10. Foods Additives and Substitutes
Advances in food and agricultural technology have improved food safety and availability. Food technology includes techniques to preserve food and develop new products. Substances to preserve and enhance the appeal of foods are called food additives, and colorings fit into this category of additives that are intentionally included in a processed food. All coloring agents must be proven to be safe and their use in terms of permitted quantity, type of food that can have enhanced coloring, and final level is carefully controlled. Fat substitutes on the other hand are technically known as replacers in that they replace the saturated and/or unsaturated fats that would normally be found in processed food as an ingredient or that would be added in formulation of a processed food. Usually the purpose is to improve the perceived health benefit of the particular food substance. Technically speaking, substitutes are not additives but their efficacy and safety must be demonstrated.
11. Food Preparation and Cooking
Twentieth century technological developments for preparing and cooking food consisted of both objects and techniques. Food engineers’ primary objectives were to make kitchens more convenient and to reduce time and labor needed to produce meals. A variety of electric appliances were invented or their designs improved to supplement hand tools such as peelers, egg beaters, and grinders. By the close of the twentieth century, technological advancements transformed kitchens, the nucleus of many homes, into sophisticated centers of microchip-controlled devices. Cooking underwent a transition from being performed mainly for subsistence to often being an enjoyable hobby for many people. Kitchen technology altered people’s lives. The nineteenth-century Industrial Revolution had initiated the mechanization of homes. Cooks began to use precise measurements and temperatures to cook. Many people eagerly added gadgets to their kitchens, ranging from warming plates and toasters to tabletop cookers. Some architects designed kitchens with built-in cabinets, shelves, and convenient outlets to encourage appliance use. Because they usually cooked, women were the most directly affected by mechanical kitchen innovations. Their domestic roles were redefined as cooking required less time and was often accommodated by such amenities as built-in sinks and dishwashers. Ironically, machines often resulted in women receiving more demands to cook for events and activities because people no longer considered cooking to be an overwhelming chore.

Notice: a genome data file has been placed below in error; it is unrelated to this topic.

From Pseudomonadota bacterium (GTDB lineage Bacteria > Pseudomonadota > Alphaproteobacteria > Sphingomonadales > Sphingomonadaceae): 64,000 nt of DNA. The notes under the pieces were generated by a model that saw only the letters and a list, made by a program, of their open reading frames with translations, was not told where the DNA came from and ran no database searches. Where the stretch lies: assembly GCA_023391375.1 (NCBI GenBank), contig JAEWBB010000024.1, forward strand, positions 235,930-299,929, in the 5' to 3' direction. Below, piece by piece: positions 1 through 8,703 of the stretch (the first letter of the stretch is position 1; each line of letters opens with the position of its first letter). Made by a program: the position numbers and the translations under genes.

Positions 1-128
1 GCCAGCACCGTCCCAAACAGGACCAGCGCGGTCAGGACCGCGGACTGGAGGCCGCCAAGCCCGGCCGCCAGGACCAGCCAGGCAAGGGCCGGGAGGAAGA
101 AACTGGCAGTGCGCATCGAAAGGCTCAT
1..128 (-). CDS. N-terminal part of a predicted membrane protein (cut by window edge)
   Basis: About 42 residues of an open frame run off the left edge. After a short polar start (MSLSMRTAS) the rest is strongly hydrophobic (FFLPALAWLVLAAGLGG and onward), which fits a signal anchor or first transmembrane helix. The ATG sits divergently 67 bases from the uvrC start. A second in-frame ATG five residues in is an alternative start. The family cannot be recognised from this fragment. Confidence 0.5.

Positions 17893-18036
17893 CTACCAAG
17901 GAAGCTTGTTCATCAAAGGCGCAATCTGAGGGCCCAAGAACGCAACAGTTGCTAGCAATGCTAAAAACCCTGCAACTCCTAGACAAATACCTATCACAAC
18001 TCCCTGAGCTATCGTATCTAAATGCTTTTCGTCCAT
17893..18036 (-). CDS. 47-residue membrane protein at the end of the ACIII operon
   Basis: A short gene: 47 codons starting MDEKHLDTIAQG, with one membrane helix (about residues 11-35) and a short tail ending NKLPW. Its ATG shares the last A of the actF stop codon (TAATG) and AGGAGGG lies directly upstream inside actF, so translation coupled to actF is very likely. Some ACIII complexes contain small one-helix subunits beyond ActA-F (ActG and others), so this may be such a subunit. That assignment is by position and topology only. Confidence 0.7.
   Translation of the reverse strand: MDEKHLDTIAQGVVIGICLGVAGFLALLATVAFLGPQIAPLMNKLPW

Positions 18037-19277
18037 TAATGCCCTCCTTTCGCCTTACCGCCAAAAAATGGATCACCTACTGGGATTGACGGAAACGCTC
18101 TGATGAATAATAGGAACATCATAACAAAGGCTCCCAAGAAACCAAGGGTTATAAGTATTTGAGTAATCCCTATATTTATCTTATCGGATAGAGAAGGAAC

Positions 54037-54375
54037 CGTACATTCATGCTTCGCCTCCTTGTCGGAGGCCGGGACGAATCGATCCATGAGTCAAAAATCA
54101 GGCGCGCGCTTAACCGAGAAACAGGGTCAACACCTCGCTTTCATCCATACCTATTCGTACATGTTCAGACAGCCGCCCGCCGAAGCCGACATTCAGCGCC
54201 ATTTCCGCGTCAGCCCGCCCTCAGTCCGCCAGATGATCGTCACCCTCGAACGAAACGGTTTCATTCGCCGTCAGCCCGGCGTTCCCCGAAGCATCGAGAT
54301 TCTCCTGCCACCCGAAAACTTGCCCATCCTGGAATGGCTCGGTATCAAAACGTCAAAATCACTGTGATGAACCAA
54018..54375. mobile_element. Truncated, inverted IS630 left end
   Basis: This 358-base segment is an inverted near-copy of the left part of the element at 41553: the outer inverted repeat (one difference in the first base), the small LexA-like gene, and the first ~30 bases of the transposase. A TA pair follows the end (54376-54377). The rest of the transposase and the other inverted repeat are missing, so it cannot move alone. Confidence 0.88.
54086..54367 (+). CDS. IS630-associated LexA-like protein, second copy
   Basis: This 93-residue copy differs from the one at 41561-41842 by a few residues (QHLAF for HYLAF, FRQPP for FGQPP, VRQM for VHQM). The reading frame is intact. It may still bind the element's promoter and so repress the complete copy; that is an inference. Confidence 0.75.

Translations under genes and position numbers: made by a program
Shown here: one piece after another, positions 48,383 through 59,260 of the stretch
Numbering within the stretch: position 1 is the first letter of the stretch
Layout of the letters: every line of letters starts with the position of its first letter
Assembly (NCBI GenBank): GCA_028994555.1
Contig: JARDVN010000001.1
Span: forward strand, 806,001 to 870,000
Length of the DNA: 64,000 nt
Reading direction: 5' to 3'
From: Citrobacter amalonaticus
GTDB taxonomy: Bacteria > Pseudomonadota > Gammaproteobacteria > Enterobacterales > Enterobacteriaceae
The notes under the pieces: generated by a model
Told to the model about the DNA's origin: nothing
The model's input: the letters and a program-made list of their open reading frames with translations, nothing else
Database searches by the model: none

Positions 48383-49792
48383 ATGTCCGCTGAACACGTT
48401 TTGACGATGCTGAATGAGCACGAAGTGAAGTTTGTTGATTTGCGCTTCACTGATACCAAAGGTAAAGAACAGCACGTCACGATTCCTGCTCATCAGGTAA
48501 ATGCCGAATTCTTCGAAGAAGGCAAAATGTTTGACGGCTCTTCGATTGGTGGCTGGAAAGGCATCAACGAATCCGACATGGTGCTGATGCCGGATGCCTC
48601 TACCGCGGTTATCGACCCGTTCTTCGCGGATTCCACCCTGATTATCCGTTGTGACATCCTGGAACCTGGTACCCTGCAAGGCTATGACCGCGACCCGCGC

12. Food Preservation by Cooling and Freezing
People have long recognized the benefits of cooling and freezing perishable foods to preserve them and prevent spoilage and deterioration. These cold storage techniques, which impede bacterial activity, are popular means to protect food and enhance food safety and hygiene. The food industry has benefited from chilled food technology advancements during the twentieth century based on earlier observations. For several centuries, humans realized that evaporating salt water removed heat from substances. As a result, food was cooled by placing it in brine. Cold storage in ice- or snow-packed spaces such as cellars and ice houses foreshadowed the invention of refrigerators and freezers. Before mechanical refrigeration became consistent, freezing was the preferred food preservation technique because ice inhibited microorganisms. Freezing technology advanced to preserve food more efficiently with several processes. Blast freezing uses high-velocity air to freeze food for several hours in a tunnel. Refrigerated plates press and freeze food for thirty to ninety minutes in plate freezing. Belt freezing quickly freezes food in five minutes with air forced through a mesh belt. Cryogenic freezing involves liquid nitrogen or Freon absorbing food heat during several seconds of immersion.